Even here, in the cool wet summer of 2016 on the coast, it is Tomato season. Fresh Tomato the words evoke a sort of reverence for those of us who grew up in the hotter Midwest. I have very visceral memories of those tomatoes of childhood gardens; midwestern soil warm beneath my bare feet, the smell of the plants so strong that you nearly swoon. Holding a tomato in both hands, smooth and warm.  At my grandparents house, big slices on the plate at lunch time, sprinkled with salt and for the adults pepper. Sometimes the thunderstorm rains and blazing sun combined to cause the taunt skins to come bursting open. We loved the cracked ones, those we then got to huck at the road - my brother Bob yelling some sort of grenade appropriate holler while doing so. Splat! We hated having to search for big tomato worms, their bloated fat greenness also smelled of tomatoes, and made much smaller splats on the road. 

Moving to the Northwest I met a different kind of tomato. The plants coddled and covered. Warmth created with visqueen covered hoop houses. Not so much the problem of volunteer plants coming up in unexpected places in the garden. In the Northwest tomatoes are a frail princess, rather than a robust pirate Queen.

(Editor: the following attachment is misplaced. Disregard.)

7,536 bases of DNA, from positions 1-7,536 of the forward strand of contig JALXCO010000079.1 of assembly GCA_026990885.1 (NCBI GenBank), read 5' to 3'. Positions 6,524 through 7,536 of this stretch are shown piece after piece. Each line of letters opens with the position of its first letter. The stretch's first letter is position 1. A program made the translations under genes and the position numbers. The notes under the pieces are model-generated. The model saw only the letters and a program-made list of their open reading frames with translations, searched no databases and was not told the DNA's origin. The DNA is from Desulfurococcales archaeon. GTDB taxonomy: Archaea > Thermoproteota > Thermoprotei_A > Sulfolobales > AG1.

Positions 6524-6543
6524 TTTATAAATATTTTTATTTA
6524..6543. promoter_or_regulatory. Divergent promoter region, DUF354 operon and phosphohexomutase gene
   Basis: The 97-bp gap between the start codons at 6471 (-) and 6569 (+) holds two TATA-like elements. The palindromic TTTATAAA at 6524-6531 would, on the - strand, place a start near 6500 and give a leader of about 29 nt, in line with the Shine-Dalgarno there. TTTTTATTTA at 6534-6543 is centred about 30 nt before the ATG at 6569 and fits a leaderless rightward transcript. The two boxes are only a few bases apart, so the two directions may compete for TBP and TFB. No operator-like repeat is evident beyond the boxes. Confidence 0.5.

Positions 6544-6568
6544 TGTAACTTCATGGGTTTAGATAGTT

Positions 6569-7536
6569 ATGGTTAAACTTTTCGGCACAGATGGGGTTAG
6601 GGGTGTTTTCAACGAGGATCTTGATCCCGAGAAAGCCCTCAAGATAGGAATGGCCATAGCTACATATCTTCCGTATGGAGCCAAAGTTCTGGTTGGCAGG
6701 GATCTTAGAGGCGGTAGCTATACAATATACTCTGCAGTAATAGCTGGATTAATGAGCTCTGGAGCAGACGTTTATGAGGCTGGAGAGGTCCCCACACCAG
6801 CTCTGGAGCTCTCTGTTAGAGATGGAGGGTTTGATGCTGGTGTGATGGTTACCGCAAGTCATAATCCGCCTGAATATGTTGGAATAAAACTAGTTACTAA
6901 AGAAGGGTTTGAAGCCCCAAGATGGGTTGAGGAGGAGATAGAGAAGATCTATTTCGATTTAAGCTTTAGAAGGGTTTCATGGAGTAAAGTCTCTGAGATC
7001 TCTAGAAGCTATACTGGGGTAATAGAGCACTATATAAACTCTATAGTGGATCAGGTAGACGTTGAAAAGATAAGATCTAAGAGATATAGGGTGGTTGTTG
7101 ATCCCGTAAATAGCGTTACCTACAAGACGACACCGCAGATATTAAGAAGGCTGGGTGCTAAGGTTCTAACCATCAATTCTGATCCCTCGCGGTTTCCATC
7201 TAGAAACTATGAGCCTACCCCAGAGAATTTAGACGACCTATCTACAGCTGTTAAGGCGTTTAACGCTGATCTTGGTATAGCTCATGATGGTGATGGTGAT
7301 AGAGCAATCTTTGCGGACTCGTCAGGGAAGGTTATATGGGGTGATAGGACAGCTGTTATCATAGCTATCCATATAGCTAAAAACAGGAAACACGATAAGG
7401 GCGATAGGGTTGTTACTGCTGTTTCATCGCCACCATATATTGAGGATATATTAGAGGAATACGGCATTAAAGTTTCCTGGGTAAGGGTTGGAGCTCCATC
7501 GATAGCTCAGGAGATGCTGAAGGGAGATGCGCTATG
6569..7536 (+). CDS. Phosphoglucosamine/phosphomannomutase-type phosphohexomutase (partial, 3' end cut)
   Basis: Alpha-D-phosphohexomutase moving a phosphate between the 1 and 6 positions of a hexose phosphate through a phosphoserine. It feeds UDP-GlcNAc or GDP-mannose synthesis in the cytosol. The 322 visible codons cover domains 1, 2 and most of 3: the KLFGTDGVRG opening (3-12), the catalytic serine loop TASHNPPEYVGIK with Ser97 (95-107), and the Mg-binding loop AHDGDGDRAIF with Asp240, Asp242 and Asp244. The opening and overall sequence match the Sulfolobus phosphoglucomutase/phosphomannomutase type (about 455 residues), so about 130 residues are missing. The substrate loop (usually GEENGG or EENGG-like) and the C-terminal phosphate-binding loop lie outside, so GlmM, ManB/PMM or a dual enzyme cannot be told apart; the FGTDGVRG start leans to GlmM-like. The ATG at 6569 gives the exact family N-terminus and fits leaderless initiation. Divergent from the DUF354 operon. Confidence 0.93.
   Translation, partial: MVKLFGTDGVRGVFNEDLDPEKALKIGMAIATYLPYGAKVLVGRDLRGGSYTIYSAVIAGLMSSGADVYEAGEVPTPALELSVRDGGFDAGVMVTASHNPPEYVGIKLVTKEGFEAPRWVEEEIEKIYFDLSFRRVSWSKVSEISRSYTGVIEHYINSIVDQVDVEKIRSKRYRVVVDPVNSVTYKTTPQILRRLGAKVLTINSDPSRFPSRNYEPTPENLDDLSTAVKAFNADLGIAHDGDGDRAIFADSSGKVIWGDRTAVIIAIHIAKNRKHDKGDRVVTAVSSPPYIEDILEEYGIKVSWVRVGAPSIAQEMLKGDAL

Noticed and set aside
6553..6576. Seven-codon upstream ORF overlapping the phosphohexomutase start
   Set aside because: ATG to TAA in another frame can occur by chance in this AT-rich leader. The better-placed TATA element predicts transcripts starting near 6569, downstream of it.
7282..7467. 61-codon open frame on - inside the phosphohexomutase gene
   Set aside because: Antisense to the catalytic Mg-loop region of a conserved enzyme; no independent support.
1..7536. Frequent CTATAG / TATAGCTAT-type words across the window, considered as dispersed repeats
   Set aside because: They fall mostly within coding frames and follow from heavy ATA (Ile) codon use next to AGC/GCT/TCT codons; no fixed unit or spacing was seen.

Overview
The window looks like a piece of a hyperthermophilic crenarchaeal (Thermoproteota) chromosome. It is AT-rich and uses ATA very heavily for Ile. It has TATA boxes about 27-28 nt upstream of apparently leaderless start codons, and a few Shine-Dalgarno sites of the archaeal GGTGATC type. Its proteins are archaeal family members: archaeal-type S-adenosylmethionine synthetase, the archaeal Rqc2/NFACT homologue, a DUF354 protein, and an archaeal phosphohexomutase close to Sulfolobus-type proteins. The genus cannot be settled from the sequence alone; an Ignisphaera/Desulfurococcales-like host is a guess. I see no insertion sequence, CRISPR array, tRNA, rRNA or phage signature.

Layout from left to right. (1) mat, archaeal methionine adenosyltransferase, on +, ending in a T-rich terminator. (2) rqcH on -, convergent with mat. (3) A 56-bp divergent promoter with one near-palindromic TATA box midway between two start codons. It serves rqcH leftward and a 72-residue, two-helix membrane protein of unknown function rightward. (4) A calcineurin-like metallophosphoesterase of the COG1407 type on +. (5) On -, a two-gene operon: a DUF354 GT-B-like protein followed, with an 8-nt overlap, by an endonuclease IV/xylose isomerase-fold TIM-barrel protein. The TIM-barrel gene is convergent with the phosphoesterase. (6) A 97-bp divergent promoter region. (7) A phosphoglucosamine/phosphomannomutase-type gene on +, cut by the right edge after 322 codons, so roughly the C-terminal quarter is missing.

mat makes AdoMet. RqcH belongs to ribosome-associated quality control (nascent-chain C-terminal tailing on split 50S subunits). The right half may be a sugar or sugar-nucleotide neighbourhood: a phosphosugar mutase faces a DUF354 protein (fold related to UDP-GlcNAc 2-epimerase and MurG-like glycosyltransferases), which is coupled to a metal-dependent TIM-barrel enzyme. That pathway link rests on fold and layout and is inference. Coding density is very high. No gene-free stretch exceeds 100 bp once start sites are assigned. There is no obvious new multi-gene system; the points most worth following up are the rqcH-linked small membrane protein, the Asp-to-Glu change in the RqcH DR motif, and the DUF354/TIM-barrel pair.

And yet each year our intrepid farmers put forth all the effort needed to bring us boxes filled with their jewel like beauty. Michael McKee of Willow Grove Garden once told me a story of how the plants in his greenhouse were destroyed by late frost, then flood and then burned by an unexpected hot day while they were away at a farmers market. The plants sprang back from the roots and that year he ended up with double the plants, because he had replanted expecting the worst. They had more tomatoes than they could give away. This I see as evidence that the spirit of Queen Tomato has recognized the dedication that the McKees have offered to the altar of Tomato over the years.

2016 is a bit different - no plagues have smited his greenhouse this year.  Farmer McKee and the other Scorcher favorite farmers are bringing us their tomato bounty right now.  This is the time of year to partake of the splendor that is the fresh ripe tomato. (Or of roasted cherry tomatoes smeared on bread. ) The time is now to eat tomatoes until you don't even want to look at one, well until next year.